Having studied engineering once, I’ve had minimal contact with mathematics- real mathematics, that is. I vaguely remember learning the basics of abstract algebra – just about enough to pass an exam – and the minimum that they teach you in a CS course: graph theory, sets, logic. So when I stared at the first page of G.H. Hardy’s essay A Mathematician’s Apology, I was tentative. A curious layman who wants to glance into the mind of a mathematician without the bother of understanding his works – was I anywhere near the kind of audience its author had in mind?
Godfrey Harold Hardy (1877-1947) is not a well-known figure. If at all the general public has ever heard of him, it would be likely due to his far more famous co-worker, Srinivasa Ramanujan. One of the first people to realize Ramanujan’s genius, Hardy was no minor mathematician himself. But apart from his work, he was not world-famous in the way an Einstein or a Bertrand Russell was. He wrote no philosophy and he did not particularly seem to care about philanthropic activity. He did not suffer from a dramatic mental illness or physical ailment, or hail from an impoverished family. To the wider world, he must have seemed a typical, eccentric, slightly boring elderly professor, with an inexplicable talent for cricket.
And yet he had a magical way with words. And at sixty-three, with most of his mathematical work behind him, he wrote a charming essay called The Mathematician’s Apology (apology here means justification rather than an expression of regret). In it, he set out to establish that his life’s work – the study of pure mathematics – was not futile.
The context of the essay lies in the two major views of technology that were current then, which remain (with minor changes) those held by most people today. The first is the commonsense view that technology (and science and maths) are useful because they promote the wellbeing of mankind. The second accepts the view of maths and science as mere handmaidens of technology, but sounds a note of warning: science is not always a force for good. (Think anti-GMO campaigners, ecological groups, anti-nuclear power groups and so on). Hardy rejects both these views and sets out a third alternative.
What makes some brilliant people become mathematicians over, say, Wall Street investment bankers ? Hardy claims they are driven by two major forces: first, intellectual curiosity, and second, ambition. Ambition might seem puzzling, until he explains what he means in more detail:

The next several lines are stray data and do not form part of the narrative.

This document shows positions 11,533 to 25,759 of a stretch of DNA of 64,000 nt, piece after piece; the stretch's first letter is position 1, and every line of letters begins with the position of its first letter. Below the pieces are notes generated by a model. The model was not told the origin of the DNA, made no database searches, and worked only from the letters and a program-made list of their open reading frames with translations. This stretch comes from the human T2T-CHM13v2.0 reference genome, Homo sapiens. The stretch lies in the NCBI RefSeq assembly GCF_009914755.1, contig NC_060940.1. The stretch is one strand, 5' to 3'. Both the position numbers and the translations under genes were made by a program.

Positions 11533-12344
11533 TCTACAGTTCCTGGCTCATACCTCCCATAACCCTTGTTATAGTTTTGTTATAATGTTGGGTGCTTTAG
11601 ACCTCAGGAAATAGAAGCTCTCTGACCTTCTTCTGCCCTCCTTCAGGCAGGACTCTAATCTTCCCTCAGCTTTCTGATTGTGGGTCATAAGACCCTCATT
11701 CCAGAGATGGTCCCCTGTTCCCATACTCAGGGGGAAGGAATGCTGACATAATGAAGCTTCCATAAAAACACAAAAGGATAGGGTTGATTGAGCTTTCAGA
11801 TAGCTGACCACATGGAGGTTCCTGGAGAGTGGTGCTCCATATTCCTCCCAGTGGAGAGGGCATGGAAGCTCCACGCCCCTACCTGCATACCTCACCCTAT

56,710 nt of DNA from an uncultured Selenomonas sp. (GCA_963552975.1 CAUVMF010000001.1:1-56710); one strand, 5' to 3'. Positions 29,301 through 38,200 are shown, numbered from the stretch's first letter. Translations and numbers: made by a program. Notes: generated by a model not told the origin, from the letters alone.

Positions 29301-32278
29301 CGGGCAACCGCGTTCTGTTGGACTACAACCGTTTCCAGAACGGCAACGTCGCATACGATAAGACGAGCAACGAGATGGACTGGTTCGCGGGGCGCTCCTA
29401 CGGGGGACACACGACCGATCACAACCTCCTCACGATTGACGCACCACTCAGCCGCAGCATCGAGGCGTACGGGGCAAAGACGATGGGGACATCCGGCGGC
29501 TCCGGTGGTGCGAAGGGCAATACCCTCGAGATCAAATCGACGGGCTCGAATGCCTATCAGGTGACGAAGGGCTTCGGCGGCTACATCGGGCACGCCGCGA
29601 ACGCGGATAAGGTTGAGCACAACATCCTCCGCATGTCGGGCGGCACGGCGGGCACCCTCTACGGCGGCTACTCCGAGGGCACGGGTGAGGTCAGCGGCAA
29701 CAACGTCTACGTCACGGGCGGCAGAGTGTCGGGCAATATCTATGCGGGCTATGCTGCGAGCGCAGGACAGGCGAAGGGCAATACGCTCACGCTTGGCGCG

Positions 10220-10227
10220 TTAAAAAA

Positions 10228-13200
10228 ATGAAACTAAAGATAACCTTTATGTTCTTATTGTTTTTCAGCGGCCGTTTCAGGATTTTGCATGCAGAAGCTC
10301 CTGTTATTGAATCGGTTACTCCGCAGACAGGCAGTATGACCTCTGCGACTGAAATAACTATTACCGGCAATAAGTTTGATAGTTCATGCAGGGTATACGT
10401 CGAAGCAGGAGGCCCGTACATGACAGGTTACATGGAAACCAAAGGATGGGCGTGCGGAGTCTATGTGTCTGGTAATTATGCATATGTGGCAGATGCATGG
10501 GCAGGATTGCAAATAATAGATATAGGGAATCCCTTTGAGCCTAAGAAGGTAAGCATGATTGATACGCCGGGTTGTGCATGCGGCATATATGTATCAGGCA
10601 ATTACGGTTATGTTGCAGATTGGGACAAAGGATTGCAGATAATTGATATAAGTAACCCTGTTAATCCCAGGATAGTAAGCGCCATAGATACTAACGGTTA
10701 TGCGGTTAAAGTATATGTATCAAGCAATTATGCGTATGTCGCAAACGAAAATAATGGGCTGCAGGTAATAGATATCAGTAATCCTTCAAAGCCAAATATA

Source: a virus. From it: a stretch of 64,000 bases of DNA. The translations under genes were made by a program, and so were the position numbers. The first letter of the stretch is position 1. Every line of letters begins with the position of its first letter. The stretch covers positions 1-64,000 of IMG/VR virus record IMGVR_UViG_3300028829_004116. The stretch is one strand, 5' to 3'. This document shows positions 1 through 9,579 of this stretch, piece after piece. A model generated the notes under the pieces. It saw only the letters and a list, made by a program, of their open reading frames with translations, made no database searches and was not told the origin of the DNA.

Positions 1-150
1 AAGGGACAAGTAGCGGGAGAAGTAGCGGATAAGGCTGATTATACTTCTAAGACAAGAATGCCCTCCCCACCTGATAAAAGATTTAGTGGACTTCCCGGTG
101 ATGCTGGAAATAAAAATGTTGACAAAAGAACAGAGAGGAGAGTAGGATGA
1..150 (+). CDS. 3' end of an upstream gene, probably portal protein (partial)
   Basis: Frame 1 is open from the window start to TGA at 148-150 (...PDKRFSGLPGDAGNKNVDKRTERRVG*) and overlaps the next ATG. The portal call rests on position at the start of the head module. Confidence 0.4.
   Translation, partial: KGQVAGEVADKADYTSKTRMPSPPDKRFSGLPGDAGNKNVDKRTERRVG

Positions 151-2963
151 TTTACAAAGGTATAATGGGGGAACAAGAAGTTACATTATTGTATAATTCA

What we do may be small, but it has a certain character of permanence; and to have produced anything of the slightest permanent interest, whether it be a copy of verses or a geometrical theorem, is to have done something utterly beyond the powers of the vast majority of men.
In other words, mathematicians such as himself are motivated by the need for fame of a different kind, the need for their names to be remembered down the ages. It sounds too idealistic to be true, yet while you are reading the essay you find yourself empathizing with him.
He then develops the major point of the essay: that mathematics is an intrinsically worthwhile human activity, regardless of any benefits it brings to humanity in general. Hardy’s position here is strictly “art for art’s sake”. He claims not to care about the practical applications of differential calculus or the theory of primes. In fact, he remarks that from the mathematical point of view, “it is the dull and elementary parts of applied mathematics, as it is the dull and elementary parts of pure mathematics, that work for good or ill”.
It is not the application, but the cold beauty of what he calls “mathematical reality” that he finds most attractive. Mathematical reality, he says provocatively, cannot be distorted by the observer unlike physical reality:
317 is a prime, not because we think so, or because our minds are shaped in one way rather than another, but because it is, because mathematical reality is built that way.
So Hardy leaves the question of usefulness open, preferring to concentrate on the inherent beauty of the subject. Perhaps he felt himself unequal to the philosophical task of defending “aesthetics” in general against “utility”. But more likely, perhaps his writing the essay was a justification for himself, a defense of the worth of his own life.
Four years after writing the essay, Hardy attempted suicide. Was he accused one time too many of the crime of being an ivory-tower intellectual? We do not know.
Famously, Hardy completely failed to imagine a world where the theory of prime numbers and modular arithmetic might become entangled with everyday life. We interact with these terrifying-sounding concepts every time we purchase a book online, complete a netbanking transaction or even log in to our Gmail accounts. In an irony that Hardy himself would have relished, his own work in number theory has helped in driving its numerous applications today.
“I still say to myself when I am depressed, and find myself forced to listen to pompous and tiresome people,”Well, I have done one thing you could never have done, and that is to have collaborated with both Littlewood and Ramanujan on something like equal terms.”- GH Hardy
- “A Mathematician’s Apology” by G.H Hardy (1940) : Available at : http://www.math.ualberta.ca/mss/misc/A%20Mathematician%27s%20Apology.pdf (PDF)
- The Man Who Knew Infinity: A Life of the Genius Ramanujan by Robert Kanigel (1991)